RICHARDS: Willingham settles in at Notre Dame

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Darryl Richards



It is with the soft and measured tones that Tyrone Willingham discusses why he wanted to come to in the first place. Willingham came for the challenge. He came because he respects the tradition and the history of a program that will always be part of college football lore. And he absolutely loves the passion that so many people have for the program. "One of the things that is so attractive about is the passion," Willingham said. "Life is full and rich when you have passion." It's odd that Willingham talks about passion while being dispassionate. Perhaps that's unfair because passion is too often equated with extreme expression. Coaches throw hats, visors and fits. They yank headsets and facemasks. Coaches invade the personal space of officials and players and nobody asks what was on the breakfast menu. That's passion isn't it? Don't count on seeing much of that from Willingham because that's not his way. But the passion is there. Just watch Willingham at work and watch him pay attention to the smallest of details. Watch him plan. Watch him lay out his plan and go over each minute of the schedule like a corporate executive. Watch him use a computer and handle Microsoft PowerPoint like a nimble receiver going through an agility drill. Watch a 48-year-old Willingham go through conditioning drills alongside his players. We're not talking about standing beside them, we're talking about doing push-ups and sit-ups. Watch all of that and realize that you don't spend the countless hours and days meticulously going over each detail, if you didn't have passion. See that and understand that Willingham is a paradoxical man. Willingham is quiet but can communicate with a simple glare. He has the approach of an engineer, but he can be flexible. He rarely smiles, but can crack you up with his dry wit, and his former players say they have fun. Most important, the people around Willingham get it. "I think the thing I've been most impressed with is the fact he has a plan and he is a guy that is very organized and calculated," said defensive line coach Greg Mattison, the only holdover from Bob Davie's staff. "He knows exactly what he wants to do. I think that excited the players because they know exactly what to expect every day. Anytime there is a new situation, there is a lot of anxiety. But the fact that he has laid everything out and has said 'this is the plan and this is how we'll follow it,' makes people comfortable. I think it has bridged the transition." The administration figured it out too, but not before going through an embarrassing situation. When a coach is hired at a new school, an official will always boast about how he fits in. Willingham fit the profile in several ways. He had success at Stanford, taking the Cardinal to four bowl appearances, and never complained about the academic requirements. Stanford ran a clean program and was fun to watch. But in many ways, Willingham seems like a square peg being pushed into a round hole. How does a black, Methodist, stoic coach fit into a Catholic university with a history of glib coaches who all happened to be white? How does a coach who has had most of his success with the West Coast offense transform a program that was enamored with the option? How does expect to win a national title with an overbearing schedule and high academic standards? learned the hard way about being careful what you ask for. George O'Leary was glib, white, Irish Catholic and had a lifelong passion to become the head coach at . O'Leary also had a habit of stretching the truth and was out of a job five days after admitting he lied on his resume. That led to another scramble for the job and Willingham being hired as the school's second or even third choice. None of that matters to Willingham now. In fact, the way he got the job is a reflection of his life growing up in Jacksonville, N.C. Willingham saw his father, Nathaniel, and his mother, Lillian, take the smallest of opportunities and flourish. Lillian, an elementary school teacher and a frequent volunteer, always gave. The city of Jacksonville honored her with a park in her name. Tyrone Willingham would take the smallest of opportunities and make something big happen too. He was a good high school athlete, who wrote letters to 100 major programs asking for an opportunity even if it meant being a walk-on. Only and wanted a 5-8, 139-pound athlete. Willingham was accepted at where he went on to earn three letters in both football and baseball. Willingham was an All-Big Ten outfielder in 1977. It's because Willingham has a history of overcoming the odds that he isn't paranoid about his unique position. Willingham is aware that he is one of four black coaches in college football and the first black coach of any kind at , but he insists that he does not focus on that. Willingham knows he is being watched. If he succeeds, it may open doors for other black coaches. If he falls short, it may make the people empowered to hire football coaches even more hesitant. But Willingham also wants athletic directors and college presidents to come to terms on the reasons why the numbers of black coaches are so low. "In this country, there are how many African-American basketball coaches?" Willingham said. "We know there are significantly more than four. Whatever the number is, who hired them? "If those ADs can hire an African-American basketball coach because they believe he is the best guy, then why can't they hire an African-American football coach? Let's get down to the core. I'm opening up this can because it needs to be asked, because there is your problem. When you answer that question, you'll address it." Willingham has his thoughts on the matter, but declined to express them because he said he has emotional ties to it. Then there is another reason why he chooses not to answer it. "I'm not capable of answering it." What Willingham does have to answer is how to return to national prominence. It will not be an easy plan to execute. Willingham insists he will be flexible with his plan if it means winning. That doesn't mean massaging the rulebook, but it does mean playing to the strengths of his players. And Willingham is very specific when he says the players at are his players. Willingham will never say he needs time to develop a program with his kind of player. "It's building in excuses," Willingham said. "There is simply one young man at this university involved in this program and his title is University of football player. It's a belief. How would you handle an adopted kid? Would you tell him, 'Oh yes, you're adopted?' It's all the same." The Irish will need Gumby-like flexibility this season. The spring quarterback battle between and ended when LoVecchio decided to transfer — to no less. That made Holiday the de facto quarterback, even though he is deeply rooted in the option. Holiday, who chose over as a high school senior in San Antonio, started nine games at last season but was a more effective runner than passer last season. Holiday threw for 784 yards with three touchdowns and seven interceptions. The concerns about 's offense heightened when , the most experienced tailback on the team, was reportedly dismissed for academic reasons. Throw in an offense where the leading returning receiver had just seven receptions last season and there is no way anybody can get an accurate feel for what the Fighting Irish will do. The off-season took another turn when three players were dismissed from the university after being indicted on rape charges. It would be easy for Willingham to hang that on Davie because he recruited the players, but he took responsibility because the alleged incident occurred under his watch. "What's important is there are individual lives that have been hurt and those individuals may never recover," Willingham said. "When young people make mistakes, their lives are changed forever. That is what is disturbing." Willingham insists players will be tougher in both body and mind. Under Davie, student managers would retrieve the football when a receiver dropped a pass. Willingham requires receivers to pick up the ball, return to the huddle and explain the error of their ways. Face it, could use some tough love after going 5-6 last season. Davie had a bad postgame habit of saying his team was not ready to play and blaming himself whenever it lost a tough game. Eventually people started believing Davie and held him responsible. The Fighting Irish had 23 turnovers last season, which on the surface isn't bad. However, it was a dramatic drop from the 2001 Fiesta Bowl season when had a NCAA-record eight turnovers. There also were embarrassing moments such as USC being able to get off an uncontested touchdown pass because players were still waiting to receive the defensive alignment from the coaching staff. won the game, but the play underscored the problems in Davie's last season. It would be hard to believe that would ever use being ill-prepared as an excuse. Consider that Stanford led the Pac-10 in fewest yards penalized in six of Willingham's seven seasons. The difference between Stanford and is in the expectations. Willingham could have continued to go 8-3 at Stanford and receive pats on the back for a fine job. Go 8-3 at for too long and all a coach will receive is a nice dagger. Willingham tries not to let emotion get in the way of his job, but 's first five games will tug at his emotions. The Fighting Irish open the season on national television against in the Kickoff Classic. Then there is the home opener against and a big game vs. Michigan. The next two games certainly will test Willingham's focus. goes to East Lansing where it will play , Willingham's alma mater. Nearly three years ago, Willingham passed on a chance to coach the Spartans to stay at Stanford. The game also happens to be a meeting of the two most prominent black coaches in the country. When finishes a brutal September, it will play Stanford at Stadium. Willingham says he understands the challenges and the expectations that come with the job. He also said that doesn't change the goal of winning a national championship. "If one desires to win a championship, it's nice to be able to do it in a place that has won championships," Willingham said. "You want to be challenged. This program loves to be challenged. It loves to be thought of as being the absolute best in this country." It's obvious Willingham shares that same passion to be the best. Darryl Richards can be reached at his e-mail address,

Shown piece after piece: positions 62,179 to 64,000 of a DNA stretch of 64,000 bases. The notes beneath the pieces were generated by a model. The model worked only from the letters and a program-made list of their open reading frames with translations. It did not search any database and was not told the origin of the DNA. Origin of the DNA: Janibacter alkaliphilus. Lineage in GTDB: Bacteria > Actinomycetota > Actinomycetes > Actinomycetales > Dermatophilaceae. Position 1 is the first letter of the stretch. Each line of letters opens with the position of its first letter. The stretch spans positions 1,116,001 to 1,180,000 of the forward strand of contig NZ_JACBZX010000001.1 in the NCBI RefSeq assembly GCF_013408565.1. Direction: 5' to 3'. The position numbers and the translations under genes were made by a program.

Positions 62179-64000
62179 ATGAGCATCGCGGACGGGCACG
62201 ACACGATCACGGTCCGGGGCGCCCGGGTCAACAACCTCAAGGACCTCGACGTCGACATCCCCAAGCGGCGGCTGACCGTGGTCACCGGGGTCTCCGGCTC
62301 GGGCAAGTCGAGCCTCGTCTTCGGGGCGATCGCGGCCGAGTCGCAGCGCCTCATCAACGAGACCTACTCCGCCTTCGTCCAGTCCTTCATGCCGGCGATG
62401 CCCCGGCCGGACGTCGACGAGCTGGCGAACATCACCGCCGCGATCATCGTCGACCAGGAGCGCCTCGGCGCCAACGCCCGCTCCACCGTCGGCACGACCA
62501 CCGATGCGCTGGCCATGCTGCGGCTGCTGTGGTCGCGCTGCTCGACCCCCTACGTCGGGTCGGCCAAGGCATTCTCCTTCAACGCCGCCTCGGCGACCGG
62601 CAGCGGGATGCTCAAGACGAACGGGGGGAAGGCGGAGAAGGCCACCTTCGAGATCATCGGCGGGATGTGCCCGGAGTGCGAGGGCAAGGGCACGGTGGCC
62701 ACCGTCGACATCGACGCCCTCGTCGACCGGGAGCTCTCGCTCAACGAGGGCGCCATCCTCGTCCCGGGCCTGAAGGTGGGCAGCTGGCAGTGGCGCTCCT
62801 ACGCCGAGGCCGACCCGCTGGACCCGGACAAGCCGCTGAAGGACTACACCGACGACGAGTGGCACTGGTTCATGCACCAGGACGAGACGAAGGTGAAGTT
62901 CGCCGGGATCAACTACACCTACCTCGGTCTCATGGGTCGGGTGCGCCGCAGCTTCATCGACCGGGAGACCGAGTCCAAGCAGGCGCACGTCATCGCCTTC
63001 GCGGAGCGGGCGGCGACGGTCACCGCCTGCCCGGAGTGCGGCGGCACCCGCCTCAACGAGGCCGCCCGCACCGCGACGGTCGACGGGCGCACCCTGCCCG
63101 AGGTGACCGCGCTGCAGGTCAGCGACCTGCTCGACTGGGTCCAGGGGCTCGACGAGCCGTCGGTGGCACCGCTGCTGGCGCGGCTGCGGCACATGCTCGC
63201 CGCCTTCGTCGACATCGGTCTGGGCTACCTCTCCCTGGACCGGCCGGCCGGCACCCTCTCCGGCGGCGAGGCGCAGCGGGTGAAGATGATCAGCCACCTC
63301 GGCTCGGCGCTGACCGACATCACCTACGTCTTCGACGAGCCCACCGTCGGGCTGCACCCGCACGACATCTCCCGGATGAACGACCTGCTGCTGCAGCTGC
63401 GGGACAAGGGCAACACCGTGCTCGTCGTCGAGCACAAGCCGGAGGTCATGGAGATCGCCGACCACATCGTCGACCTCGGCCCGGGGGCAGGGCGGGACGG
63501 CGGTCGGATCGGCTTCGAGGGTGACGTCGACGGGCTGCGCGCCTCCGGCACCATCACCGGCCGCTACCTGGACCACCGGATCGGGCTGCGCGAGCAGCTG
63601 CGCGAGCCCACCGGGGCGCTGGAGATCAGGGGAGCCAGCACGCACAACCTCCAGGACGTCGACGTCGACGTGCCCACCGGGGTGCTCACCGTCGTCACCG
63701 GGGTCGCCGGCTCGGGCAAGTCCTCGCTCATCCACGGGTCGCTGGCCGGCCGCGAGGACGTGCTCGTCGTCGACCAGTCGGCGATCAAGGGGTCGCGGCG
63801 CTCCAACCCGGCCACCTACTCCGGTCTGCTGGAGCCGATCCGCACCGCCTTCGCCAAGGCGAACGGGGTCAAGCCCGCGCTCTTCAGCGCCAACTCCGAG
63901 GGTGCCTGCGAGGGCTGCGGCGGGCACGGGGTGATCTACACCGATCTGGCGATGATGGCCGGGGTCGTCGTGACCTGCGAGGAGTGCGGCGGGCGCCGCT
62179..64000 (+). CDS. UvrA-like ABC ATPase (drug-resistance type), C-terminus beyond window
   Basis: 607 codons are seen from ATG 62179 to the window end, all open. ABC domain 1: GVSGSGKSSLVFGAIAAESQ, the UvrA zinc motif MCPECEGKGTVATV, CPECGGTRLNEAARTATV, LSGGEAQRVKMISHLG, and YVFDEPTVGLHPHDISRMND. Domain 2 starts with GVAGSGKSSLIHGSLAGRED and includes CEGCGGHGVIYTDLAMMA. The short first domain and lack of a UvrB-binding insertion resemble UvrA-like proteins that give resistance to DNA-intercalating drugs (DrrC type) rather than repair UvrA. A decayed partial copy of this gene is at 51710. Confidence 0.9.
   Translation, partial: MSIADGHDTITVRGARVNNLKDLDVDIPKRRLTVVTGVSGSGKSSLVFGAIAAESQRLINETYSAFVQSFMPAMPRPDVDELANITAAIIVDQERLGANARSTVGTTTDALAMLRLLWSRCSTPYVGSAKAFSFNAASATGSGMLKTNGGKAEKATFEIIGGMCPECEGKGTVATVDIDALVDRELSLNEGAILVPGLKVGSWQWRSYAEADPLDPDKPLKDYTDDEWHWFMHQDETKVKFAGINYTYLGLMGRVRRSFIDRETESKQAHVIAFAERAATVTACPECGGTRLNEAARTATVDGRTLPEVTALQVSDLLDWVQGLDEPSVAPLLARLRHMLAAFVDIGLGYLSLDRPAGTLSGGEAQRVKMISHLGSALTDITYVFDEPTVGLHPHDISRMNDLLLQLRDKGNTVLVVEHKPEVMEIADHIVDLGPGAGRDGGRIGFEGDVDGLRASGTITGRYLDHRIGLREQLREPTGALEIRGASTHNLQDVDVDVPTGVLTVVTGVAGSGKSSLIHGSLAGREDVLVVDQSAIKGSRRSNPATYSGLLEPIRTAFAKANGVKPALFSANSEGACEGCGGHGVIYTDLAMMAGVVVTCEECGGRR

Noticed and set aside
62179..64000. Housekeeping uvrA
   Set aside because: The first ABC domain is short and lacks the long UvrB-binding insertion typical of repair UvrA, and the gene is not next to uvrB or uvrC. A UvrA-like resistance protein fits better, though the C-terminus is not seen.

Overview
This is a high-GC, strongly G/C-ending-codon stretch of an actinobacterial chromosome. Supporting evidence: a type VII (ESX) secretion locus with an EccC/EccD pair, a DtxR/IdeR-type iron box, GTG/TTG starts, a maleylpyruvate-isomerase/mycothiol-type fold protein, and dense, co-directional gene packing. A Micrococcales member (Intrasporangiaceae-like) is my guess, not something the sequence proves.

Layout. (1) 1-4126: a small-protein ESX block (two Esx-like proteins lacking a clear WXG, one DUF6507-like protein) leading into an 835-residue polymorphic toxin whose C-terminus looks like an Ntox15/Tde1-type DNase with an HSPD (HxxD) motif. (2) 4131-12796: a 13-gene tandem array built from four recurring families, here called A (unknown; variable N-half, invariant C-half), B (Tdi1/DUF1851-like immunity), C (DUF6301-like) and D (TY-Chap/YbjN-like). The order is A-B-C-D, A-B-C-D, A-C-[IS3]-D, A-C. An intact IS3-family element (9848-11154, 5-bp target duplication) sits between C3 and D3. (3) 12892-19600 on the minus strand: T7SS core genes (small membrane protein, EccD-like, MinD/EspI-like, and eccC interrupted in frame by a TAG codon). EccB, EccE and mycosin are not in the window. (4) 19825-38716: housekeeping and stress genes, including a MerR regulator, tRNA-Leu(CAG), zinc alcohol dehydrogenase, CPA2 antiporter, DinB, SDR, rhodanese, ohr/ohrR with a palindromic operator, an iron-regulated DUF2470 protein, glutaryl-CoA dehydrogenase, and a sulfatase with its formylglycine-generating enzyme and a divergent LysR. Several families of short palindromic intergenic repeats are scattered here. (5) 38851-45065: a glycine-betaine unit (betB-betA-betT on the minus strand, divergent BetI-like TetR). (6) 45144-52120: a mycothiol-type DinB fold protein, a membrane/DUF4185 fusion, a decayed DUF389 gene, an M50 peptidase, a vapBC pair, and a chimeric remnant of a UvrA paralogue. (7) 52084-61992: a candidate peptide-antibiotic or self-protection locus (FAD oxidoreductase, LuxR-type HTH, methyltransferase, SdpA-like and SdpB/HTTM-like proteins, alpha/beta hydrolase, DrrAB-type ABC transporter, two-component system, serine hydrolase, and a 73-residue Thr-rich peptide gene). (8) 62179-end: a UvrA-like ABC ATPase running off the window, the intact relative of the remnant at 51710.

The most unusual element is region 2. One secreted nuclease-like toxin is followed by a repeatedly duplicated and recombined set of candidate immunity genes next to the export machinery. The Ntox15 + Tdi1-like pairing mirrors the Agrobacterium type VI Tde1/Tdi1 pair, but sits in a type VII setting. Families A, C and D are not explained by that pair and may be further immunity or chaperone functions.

Tagged: Maryland, Michigan, Purdue, Michigan State, Indiana, Toledo, Stanford, Notre Dame, Nebraska